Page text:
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PostPosted: Sat Jul 24, 2004 3:49 pm 
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Interruptor Jones wrote:
Just listen to the rhythm of my heart.


You have tachycardia, Interruptor Jones. Perhaps you should see a doctor. ;)


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PostPosted: Sat Jul 24, 2004 3:58 pm 
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My dad had a mild heart attack last month. He's okay now.

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PostPosted: Sat Jul 24, 2004 4:18 pm 
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Not to be redundant, but doesn't love speak of God?

I think love is the ultimate science-buster. Meaning that it can't be explained by science.

I guess you could boil it down to chemicals or psychological speak, but the feeling of being in love, or loving your parents or sister or kids...We love because God loved us first. I do believe that.

In regards to right and wrong, love is right and non-love is wrong: Success comes from loving and avoiding non-loving. That's what my religion is, basically.


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PostPosted: Sat Jul 24, 2004 4:22 pm 
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There's lots of things science can't explain, but I don't think such things are "science-busters". As for divinity in the concept of love, well, I'm not really gonna touch that. If there's somebody who hasn't a friggin' clue what love is, it's me.

(Not to say that I'm unloved, or that I don't love. I'm just clueless as to what it really is, heh...)


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PostPosted: Sat Jul 24, 2004 4:25 pm 
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Yeah, the term "science-buster was unclear. I am a big fan of science.


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PostPosted: Sat Jul 24, 2004 4:29 pm 
On a "Science Busting" note, I read somewhere that organic materials randomly forming together to create a living thing, then, by a process of random natural selection, over 3.5 billion years, forming into an intelligent species without divine intervention is as likely as someone winning the lottery 3 times in a row. Not that I don't beleive in evolution with divine influence...


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PostPosted: Sat Jul 24, 2004 4:34 pm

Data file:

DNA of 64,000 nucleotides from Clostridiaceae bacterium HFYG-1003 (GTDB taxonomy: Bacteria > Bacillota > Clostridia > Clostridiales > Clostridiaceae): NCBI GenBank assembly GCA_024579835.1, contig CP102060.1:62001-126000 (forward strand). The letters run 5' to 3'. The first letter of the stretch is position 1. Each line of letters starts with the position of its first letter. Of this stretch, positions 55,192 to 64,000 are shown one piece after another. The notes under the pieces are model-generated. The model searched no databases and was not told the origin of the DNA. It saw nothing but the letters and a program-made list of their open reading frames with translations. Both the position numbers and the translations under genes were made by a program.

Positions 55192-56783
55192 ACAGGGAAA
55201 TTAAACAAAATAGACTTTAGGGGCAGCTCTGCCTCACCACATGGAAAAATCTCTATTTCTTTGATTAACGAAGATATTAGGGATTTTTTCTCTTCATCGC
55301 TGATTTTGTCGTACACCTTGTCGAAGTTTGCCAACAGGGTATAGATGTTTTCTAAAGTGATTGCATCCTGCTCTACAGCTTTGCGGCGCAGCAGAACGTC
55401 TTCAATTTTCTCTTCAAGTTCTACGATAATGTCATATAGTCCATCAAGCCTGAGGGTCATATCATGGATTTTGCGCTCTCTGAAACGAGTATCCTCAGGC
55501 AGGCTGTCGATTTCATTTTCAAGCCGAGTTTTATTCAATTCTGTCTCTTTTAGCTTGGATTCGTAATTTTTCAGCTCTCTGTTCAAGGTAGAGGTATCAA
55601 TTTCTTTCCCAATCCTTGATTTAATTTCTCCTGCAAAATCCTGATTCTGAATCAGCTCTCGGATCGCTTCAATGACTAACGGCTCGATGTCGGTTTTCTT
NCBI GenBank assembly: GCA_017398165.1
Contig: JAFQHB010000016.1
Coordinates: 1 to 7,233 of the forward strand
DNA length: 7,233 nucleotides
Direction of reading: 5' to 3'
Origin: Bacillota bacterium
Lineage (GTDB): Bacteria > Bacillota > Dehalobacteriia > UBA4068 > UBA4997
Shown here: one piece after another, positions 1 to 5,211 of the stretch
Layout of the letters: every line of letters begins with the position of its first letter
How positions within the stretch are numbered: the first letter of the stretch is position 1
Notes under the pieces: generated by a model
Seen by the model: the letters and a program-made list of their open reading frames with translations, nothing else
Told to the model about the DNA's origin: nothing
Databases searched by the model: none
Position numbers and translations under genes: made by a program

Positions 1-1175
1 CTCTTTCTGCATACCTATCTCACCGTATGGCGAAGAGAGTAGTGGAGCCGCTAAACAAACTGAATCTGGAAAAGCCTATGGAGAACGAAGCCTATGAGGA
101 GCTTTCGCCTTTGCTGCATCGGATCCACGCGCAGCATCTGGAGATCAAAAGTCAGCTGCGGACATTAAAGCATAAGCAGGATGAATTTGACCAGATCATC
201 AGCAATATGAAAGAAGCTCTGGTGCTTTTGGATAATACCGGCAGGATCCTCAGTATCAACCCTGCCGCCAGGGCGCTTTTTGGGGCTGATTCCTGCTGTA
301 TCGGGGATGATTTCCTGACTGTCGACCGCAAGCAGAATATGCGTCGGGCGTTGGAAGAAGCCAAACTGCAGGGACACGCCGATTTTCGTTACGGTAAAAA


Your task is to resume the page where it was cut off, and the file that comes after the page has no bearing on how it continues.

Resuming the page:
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I suppose if you try hard enough, you could explain anything away with science. Love might be one of the tougher ones, though.

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PostPosted: Sat Jul 24, 2004 4:36 pm 
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Ingiald wrote:
I read somewhere that organic materials randomly forming together to create a living thing, then, by a process of random natural selection, over 3.5 billion years, forming into an intelligent species without divine intervention is as likely as someone winning the lottery 3 times in a row.


Considering how many planets there must be in the universe -- there are a gazillion in our galaxy alone -- I don't think the statistics are actually against that.


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PostPosted: Sat Jul 24, 2004 4:40 pm 
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I'll take a shot at it, Kef.

Our modern culture defines it in terms of affection (ie sex drive or companionship) but that's inaccurate. Love is that emotional drive in human beings that seeks another's best interests rather than our own. Love is what compells you to give the homeless guy something to eat, or to help a friend with some very difficult homework. No greater love can a man have than this: that he would lay his life down for his friends. That is why Christ's love is so important to Christians, because he did exactly that: laid his life down for all of us, an innocent man dying in the place of a criminal, yet forgiving those who were killing him. Now that's love.